Plaintiff has stressed that EEOC and Dona Ana County procedures forbid the person who allegedly discriminated from being part of the investigation or meeting with the complainant.   The Defense has emphasized that Ms. Padilla testified, and that Mr. Cordero testified, that everything was fine after a meeting among Ms. Padilla, Mr. Cordero, and Human Resources Director Kathe Stark.  (Whether jurors will credit this testimony, in light of Mr. Cordero’s continued employment under Ms. Padilla and confessed “nervousness” about the possibility of retaliaion, is of course uncertain.)
She also testified that the reason Mr. Granados first received a performance evaluation in October 2008, after the Cordero complaint, was that the county had been working on standard forms for such evaluations.

Brian Haines testified that Mr. Granados had initially done a very good job but that his work had begun to deteriorate in unspecified ways during 2008.  He denied that Mr. Granados had complained to him of harassment or discrimination.

Former Internal Affairs Investigator Kim Stewart testified by telephone from Ecuador, where she now lives.  Ms. Stewart is the Plaintiff in a separate lawsuit against the county regarding termination of her employment.
Ms. Stewart stated that she had observed relatiaion against employees who filed dsicrimination complaints, and that Leticia Benavidez had complained to her of retaliation by management against her.   She specified Ms. Padilla and County Attorney John W. Caldwell, alleging that an attempt to censure Commissioner. Benavidez had been in fact retaliation for her testimony in an earlier case in which “She told the truth as she saw it.”  (That suit, Ramirez, resulted in payments by the county to five women who alleged sexual harassment.)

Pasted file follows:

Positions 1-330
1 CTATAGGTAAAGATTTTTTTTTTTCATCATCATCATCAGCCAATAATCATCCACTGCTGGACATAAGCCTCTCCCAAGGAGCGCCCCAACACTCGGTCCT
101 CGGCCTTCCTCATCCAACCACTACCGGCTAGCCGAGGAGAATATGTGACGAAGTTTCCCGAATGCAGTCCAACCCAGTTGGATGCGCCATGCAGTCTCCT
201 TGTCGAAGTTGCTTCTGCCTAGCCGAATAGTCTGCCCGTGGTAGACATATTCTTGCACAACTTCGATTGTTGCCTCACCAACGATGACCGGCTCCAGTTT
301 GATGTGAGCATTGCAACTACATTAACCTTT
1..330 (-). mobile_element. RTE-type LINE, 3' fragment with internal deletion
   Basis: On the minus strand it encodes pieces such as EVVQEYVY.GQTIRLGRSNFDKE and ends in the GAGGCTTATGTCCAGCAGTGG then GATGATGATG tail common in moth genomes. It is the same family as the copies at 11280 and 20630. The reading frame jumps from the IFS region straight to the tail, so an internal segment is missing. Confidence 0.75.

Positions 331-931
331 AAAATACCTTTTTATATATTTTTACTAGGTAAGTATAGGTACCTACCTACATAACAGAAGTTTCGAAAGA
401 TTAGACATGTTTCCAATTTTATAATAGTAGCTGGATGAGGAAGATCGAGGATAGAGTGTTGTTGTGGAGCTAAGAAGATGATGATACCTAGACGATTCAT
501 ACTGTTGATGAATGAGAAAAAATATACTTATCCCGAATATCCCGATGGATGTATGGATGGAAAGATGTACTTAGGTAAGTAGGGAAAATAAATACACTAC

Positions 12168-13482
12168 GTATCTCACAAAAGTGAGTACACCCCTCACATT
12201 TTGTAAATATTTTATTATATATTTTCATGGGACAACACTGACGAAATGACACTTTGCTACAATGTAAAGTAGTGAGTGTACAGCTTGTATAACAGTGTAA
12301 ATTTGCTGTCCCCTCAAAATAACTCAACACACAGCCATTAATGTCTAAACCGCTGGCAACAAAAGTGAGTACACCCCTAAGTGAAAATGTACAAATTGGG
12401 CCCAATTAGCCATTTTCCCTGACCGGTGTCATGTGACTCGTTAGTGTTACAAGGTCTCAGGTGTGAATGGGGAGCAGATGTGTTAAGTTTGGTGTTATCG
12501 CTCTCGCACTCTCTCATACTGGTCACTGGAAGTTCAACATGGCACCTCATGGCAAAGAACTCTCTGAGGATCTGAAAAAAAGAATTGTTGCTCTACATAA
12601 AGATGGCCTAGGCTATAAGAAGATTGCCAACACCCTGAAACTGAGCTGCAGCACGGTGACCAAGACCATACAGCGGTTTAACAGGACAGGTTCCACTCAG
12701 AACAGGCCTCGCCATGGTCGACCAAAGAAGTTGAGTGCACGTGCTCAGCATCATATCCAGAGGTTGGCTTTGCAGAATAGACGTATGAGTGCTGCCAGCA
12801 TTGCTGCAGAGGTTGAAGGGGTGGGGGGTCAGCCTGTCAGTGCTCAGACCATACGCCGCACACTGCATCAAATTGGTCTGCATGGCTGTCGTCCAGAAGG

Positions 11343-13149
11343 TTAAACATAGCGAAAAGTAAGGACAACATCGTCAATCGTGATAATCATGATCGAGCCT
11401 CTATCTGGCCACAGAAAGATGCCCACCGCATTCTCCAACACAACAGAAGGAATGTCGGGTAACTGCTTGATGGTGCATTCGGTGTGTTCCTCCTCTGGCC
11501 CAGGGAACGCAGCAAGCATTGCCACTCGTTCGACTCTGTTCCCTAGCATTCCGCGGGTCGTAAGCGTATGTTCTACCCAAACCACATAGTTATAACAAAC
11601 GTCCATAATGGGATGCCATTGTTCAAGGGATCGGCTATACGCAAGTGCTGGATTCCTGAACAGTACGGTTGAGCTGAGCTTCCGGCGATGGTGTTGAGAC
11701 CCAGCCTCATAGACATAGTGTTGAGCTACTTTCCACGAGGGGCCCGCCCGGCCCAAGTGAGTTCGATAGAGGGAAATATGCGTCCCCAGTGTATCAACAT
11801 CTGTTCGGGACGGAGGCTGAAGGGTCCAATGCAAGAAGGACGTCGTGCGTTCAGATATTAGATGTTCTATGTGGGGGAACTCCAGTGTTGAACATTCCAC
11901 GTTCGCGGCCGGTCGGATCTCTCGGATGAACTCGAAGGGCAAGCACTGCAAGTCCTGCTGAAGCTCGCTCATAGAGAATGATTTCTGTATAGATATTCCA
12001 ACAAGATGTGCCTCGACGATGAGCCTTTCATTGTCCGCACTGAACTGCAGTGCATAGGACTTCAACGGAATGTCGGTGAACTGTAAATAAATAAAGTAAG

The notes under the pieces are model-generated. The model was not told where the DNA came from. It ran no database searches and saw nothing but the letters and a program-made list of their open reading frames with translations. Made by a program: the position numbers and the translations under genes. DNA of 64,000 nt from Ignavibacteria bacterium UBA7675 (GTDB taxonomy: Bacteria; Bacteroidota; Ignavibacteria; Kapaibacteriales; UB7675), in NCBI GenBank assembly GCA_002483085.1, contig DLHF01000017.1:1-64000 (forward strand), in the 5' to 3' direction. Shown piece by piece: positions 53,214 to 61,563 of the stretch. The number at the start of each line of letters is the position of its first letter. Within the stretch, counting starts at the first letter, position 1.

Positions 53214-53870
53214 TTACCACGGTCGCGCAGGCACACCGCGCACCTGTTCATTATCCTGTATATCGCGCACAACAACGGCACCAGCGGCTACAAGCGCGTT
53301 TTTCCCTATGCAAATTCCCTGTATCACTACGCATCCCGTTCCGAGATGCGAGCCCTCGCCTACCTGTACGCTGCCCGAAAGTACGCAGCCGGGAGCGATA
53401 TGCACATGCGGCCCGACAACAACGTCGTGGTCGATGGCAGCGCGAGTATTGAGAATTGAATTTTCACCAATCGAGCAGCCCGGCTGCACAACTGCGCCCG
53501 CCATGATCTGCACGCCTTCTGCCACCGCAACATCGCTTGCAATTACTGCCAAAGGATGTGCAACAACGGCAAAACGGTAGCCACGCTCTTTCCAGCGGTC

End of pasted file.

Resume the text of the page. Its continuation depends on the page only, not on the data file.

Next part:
On cross-examination, the County established that it had filed a counter-claim against Ms. Stewart alleging that she improperly divulged confidential information.

Commissioner Benavidez testified and, looking somewhat chastened, denied what Ms. Stewart had said.
She denied having seen discrimination or been the subject of retaliation by Ms. Padilla and Mr. Caldwell.
She denied having said that Ms. Padilla’s motives “were questionable sometimes.”  However, she conceded that in deposition in 2012, asked whether Ms. Padilla’s motives were sometimes questionable, she had replied “Yes, I think so.”
            Asked whether Mr. Caldwell had fabricated charges or been untruthful toward her, she replied, “I can’t say yes or no.”  In her deposition she apparently had replied “Yes.”
She was also asked about a meeting with Commissioners Benavidez and Karen Perez, in which Mr. Granados has alleged that he and Dicky Apodaca raised issues of discrimination by Ms. Padilla.  Asked if Mr. Apodaca had made such complaints, she replied, “No.”  Asked if Mr. Granados had done so, she replied, “I don’t recall.”

The final witness Friday was Brenda Biscaino.   Ms. Biscaino has been employed for 23 years with Dona Ana County.  She spent the first 22 years in Human Resources, becoming a Human Resources Administrator; but soon after Debra Weir replaced Kathy Stark as Human Resources Director, she filed an EEOC Complaint against Ms. Weir.  (The complaint was not successful.  However, she alleged that proper policies were not followed.)  In October 2012, she took a demotion and moved to the Detention Center, where she now works.
Asked why she’d left, she replied, “Because I could not work with unethical individuals anymore.”